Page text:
One of the hardest things for some pastors to think about is preparing for retirement. There are so many aspects to think about, it can boggle the mind. Yet, it is one of the most important life events many of us will ever experience from both a personal and financial perspective. Being prepared means more than a level of comfort, but also being able to decide amongst options like travel for vacations and family visits during your retirement years.

Planning for Retirement

The following thoughts about relying on Social Security and the five points on planning for retirement are provided by Bob Haymond, director of Finance for Wesleyan Pension Fund. They are key points he uses to discuss retirement planning with pastors.

Relying on Social Security alone will not provide an adequate retirement income. Social Security is just one of three sources for retirement income. The other two sources for retirement income are employer-sponsored plans and personal savings. Social Security was never intended to be a pension you could live on but rather a supplement. People are living longer and even though there is not immediate danger, we all know it’s not possible to continue in its current form. Evidence shows that younger people may even see a 23 percent cut in their Social Security soon. Employer and personal savings must play a bigger role in retirement.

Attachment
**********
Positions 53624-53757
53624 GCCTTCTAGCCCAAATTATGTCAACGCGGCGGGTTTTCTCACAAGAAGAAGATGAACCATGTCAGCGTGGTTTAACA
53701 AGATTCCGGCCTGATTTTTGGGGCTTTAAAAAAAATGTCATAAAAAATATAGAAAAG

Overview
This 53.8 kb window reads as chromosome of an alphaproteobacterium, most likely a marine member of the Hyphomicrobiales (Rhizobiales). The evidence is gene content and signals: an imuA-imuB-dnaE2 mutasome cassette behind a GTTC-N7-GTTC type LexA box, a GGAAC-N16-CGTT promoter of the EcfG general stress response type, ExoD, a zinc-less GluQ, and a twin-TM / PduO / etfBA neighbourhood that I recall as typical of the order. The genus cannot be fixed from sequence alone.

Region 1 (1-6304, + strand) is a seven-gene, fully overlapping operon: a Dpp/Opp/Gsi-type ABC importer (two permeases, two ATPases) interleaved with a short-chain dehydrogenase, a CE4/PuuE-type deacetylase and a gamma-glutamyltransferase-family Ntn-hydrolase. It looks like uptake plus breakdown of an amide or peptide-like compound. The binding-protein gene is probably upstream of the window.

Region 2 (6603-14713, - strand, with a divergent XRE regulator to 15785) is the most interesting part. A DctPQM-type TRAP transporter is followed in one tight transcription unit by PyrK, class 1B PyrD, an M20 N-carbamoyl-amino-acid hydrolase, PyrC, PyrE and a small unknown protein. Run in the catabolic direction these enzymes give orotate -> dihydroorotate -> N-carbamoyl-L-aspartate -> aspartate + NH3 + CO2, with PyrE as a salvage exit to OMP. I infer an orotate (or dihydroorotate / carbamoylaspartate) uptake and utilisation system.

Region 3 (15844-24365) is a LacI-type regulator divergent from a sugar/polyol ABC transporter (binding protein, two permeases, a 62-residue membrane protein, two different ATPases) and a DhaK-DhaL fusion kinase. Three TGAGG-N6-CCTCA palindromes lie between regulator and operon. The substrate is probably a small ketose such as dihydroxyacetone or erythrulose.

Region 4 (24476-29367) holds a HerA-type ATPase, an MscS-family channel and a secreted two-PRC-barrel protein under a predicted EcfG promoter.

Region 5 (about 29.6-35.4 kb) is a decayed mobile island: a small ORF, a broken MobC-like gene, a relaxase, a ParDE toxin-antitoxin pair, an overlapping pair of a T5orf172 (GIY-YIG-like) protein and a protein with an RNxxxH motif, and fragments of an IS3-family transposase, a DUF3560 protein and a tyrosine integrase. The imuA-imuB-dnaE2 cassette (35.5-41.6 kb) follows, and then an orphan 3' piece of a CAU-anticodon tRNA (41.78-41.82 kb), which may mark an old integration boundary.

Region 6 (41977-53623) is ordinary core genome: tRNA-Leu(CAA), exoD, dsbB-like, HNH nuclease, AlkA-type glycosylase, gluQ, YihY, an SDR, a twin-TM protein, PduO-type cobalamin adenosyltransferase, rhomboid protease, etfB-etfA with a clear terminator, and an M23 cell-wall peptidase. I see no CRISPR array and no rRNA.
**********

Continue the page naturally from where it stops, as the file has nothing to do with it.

Start early and be consistent.The longer you wait, the harder it becomes to reach your retirement goals. No matter your starting point, create the habit to consistently contribute to your retirement.The following is a chart by Morgan Stanley that shows the power of “Compounding.” The numbers tell the story.



In the U.S., 60 percent of the population has no idea how much they will need for retirement. A good starting point is to base your budget on a minimum of 60 – 80 percent to replace your current gross income. Many expenses decline in retirement: taxes, saving for retirement or work-related expenses. Your budget will determine what percentage is needed.


A diversified investment is a portfolio of various assets (stock, bonds, cash) that earn the highest return for the least risk. This is done so assets don’t correlate with each other (rise and fall together). No matter what the economy does, some asset classes will benefit. Wesleyan Pension Fund provides “Target Date” portfolios to help (a collection of investments that match your projected retirement date that automatically shift from equity-oriented to fixed-income oriented becoming more conservative over time to protect your capital as your retirement date approaches). And because inflation can impact your retirement, we don’t want to ever totally be out of stocks.


Financial planners will tell you not to withdraw more than 4 – 5 annually from your account balance if we want the nest egg to be around as long as we are. Something for ordained/licensed ministers to keep in mind is that the housing allowance is still available in retirement—meaning you do not pay taxes on home-related expenses. I cannot express enough what an advantage this is in retirement.

No matter your financial situation, a successful retirement plan does not have to be daunting. It takes planning and persistence. We all know the Lord will provide for our needs and these are just some of the basic ways we can do our part in being good stewards.

Wesleyan Pension Fund
Retirement basics from Principal
Saving for Retirement from Principal
Article about Social Security cuts by Katie Brockman of The Motley Fool

Guest financial contributor: Bob Haymond  
Executive editor: Russ Gunsalus  
Curator of content: Dave Higle